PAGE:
Background: Today, family caregivers (FCs) are involved in all aspects of patient care. Hope influences one's ability to cope with stressful situations. However, little information is available on how FCs' levels of hope influence the strain they experience in their caregiving role.
Objectives: The purposes of this study were to describe the levels of hope and caregiver strain in FCs of patients with advanced cancer and examine the relationship between hope and caregiver strain in these FCs. In addition, differences in hope and caregiver strain associated with a number of demographic characteristics are described.
Methods: Family caregivers completed a demographic questionnaire, Herth Hope Index (HHI), and Caregiver Strain Index (CSI).
Results: Of the 112 FCs, the majority were female (60%) and spouses (94%), with a mean age of 63.1 (SD, 10.7) years. Mean HHI score was 36.8 (SD, 4.0). Approximately 20% of the FCs reported a high level of caregiver strain, and these FCs were younger. The prevalence of perceived strain across subscales of the CSI was highest for emotional adjustment (70%). No relationships were found between HHI total scores and any of the CSI subscale scores. However, FCs with lower HHI scores reported significantly higher levels of caregiver strain.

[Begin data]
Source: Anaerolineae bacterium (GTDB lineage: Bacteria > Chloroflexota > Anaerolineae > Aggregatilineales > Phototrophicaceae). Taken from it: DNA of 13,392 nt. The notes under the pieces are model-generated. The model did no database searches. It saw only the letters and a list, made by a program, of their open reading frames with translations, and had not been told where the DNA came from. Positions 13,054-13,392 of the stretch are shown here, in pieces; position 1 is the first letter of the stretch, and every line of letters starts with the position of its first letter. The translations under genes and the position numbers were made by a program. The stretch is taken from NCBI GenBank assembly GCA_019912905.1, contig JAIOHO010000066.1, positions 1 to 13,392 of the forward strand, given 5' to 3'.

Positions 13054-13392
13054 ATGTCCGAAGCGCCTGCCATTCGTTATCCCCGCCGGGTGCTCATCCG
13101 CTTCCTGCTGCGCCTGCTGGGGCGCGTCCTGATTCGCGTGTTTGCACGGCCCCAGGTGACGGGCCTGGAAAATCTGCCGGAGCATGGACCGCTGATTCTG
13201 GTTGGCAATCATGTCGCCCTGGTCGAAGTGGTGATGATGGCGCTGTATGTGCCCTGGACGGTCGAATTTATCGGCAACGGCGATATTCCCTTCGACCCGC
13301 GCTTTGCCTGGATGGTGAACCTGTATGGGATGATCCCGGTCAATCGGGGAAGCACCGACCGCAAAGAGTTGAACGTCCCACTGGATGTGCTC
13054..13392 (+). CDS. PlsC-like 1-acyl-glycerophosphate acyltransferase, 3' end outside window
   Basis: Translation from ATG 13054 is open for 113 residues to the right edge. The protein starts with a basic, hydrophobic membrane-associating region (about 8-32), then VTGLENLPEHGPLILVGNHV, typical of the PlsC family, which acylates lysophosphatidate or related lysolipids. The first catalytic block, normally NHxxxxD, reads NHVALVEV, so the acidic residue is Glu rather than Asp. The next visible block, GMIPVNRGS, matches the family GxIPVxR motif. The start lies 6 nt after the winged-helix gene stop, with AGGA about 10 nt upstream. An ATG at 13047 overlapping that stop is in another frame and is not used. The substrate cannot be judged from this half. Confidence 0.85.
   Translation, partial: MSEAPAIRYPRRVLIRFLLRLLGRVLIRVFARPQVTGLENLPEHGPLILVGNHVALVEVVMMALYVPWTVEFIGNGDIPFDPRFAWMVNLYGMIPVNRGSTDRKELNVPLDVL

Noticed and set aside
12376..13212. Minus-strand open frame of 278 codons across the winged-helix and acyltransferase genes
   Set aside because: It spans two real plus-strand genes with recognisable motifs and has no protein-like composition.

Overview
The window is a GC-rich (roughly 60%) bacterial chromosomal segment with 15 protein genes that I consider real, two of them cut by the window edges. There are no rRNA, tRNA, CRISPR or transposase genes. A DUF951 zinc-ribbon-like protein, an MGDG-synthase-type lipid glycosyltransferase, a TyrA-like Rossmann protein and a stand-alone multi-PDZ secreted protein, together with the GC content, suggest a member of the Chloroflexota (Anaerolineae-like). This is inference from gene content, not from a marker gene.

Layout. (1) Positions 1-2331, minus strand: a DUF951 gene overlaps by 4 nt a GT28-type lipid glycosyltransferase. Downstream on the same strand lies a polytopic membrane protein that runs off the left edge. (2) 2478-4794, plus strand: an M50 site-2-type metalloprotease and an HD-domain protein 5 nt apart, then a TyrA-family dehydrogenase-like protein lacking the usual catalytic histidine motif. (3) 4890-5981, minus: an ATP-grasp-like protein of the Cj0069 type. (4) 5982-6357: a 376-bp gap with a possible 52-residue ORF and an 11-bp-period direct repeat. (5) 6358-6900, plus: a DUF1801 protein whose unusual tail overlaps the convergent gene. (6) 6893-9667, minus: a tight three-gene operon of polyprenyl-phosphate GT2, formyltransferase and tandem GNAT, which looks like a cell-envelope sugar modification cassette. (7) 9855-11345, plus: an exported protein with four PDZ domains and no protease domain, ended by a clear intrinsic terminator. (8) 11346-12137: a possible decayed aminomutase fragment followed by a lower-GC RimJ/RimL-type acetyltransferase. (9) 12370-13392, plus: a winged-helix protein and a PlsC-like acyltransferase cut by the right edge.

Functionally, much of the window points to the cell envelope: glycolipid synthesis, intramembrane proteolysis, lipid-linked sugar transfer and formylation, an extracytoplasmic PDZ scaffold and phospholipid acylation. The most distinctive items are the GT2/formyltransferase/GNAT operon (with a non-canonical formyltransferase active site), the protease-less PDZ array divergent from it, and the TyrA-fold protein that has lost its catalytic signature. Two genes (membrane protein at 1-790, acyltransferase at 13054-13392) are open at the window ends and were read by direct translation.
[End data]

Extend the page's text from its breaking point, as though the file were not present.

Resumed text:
Conclusions: Findings from this study suggest that younger individuals may represent a high-risk group of FCs for both lower levels of hope and higher levels of caregiver strain.
Implications for practice: Oncology nurses need to identify FCs at highest risk for increased strain and provide interventions to enhance hope and decrease perceived strain.